Binge Drinking -
A new, or very old social problem?
The Conservative Social Justice Policy Group has launched it's report and one of it's more controversial recommendations is to rapidly and drastically increase alcohol duty as a way of reducing binge drinking.
The policy group, led by former Conservative leader Iain Duncan Smith, is due to publish its report, entitled Breakthrough Britain, Tomorrow (Tuesday).
Its idea on higher alcohol taxes would add about 7p to the cost of a pint, and raise an extra £400m a year to help fund treatment of alcohol abuse.
Justification for this is the fact that since the mid 1980's the 'affordability' of alcohol has risen pretty much in line with consumption, in other words as booze has become more affordable relative to income, people drink more of it; so presumably the opposite will also be true.This was identified as a problem in the 1700's when cheap, strong gin became the scourge of London, with alcoholism rife; this lead directly to the introduction of alcohol duties which did indeed eventually bring the alcoholism epidemic to an end (although a number of other factors appear to have converged to discourage consumption of gin as well as action by Government, including stricter acceptable standards of social behaviour, the introduction (at the top of the social scale) of tea drinking, and an increase in religion that criticised coarseness and excess.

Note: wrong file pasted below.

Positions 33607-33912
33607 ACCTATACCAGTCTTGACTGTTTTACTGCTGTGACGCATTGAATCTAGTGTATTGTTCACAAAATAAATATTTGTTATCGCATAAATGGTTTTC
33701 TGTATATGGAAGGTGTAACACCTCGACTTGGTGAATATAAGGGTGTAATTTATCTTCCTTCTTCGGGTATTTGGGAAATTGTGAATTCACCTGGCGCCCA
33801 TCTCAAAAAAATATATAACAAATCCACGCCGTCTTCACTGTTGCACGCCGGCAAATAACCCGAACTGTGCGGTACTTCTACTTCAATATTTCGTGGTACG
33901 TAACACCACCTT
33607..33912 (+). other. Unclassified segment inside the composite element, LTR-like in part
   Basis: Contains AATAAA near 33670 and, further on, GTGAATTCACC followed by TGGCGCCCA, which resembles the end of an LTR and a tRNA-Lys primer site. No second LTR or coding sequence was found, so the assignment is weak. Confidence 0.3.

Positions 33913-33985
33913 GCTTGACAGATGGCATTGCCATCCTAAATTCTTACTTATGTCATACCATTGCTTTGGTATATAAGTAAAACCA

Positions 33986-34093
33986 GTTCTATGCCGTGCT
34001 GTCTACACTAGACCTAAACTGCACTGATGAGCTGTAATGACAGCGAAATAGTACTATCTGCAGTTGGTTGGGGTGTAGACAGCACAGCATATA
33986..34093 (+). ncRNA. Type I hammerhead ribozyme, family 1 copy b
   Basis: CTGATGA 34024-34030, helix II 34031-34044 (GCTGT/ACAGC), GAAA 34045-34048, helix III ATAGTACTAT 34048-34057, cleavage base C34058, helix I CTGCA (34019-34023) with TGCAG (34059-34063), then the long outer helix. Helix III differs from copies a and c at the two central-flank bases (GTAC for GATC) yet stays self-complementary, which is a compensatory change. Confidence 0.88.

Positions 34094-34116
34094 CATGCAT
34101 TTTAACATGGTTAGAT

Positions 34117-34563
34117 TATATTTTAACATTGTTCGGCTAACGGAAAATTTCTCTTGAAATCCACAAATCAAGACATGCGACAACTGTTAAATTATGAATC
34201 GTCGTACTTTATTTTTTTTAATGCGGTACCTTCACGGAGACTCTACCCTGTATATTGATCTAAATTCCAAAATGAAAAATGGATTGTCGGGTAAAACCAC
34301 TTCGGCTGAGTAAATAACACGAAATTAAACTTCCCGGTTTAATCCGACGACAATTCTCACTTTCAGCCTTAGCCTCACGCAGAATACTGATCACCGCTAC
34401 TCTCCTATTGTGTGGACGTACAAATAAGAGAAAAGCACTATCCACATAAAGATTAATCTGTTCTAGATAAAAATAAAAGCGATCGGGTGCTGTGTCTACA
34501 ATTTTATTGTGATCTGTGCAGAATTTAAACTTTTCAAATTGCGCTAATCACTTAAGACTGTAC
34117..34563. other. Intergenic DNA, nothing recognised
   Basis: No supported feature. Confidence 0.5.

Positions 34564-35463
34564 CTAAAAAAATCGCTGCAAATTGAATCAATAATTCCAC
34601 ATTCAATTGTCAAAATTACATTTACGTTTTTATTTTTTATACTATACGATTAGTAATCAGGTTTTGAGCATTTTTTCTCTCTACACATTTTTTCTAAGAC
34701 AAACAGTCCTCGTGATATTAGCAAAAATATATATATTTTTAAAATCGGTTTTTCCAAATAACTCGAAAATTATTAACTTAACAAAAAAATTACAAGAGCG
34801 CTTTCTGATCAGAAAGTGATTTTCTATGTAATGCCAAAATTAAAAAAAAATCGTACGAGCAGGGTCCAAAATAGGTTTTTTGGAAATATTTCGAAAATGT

So increasing taxes will probably work, but not without a widespread change in public opinion about drunkenness which seems far less likely.
I also wonder what part the increasing strength of our alcoholic drinks has here, a few years ago draught beers were in the 3-3.5% range; today they are generally 5 - 5.5%.
That's one third more alcohol per pint.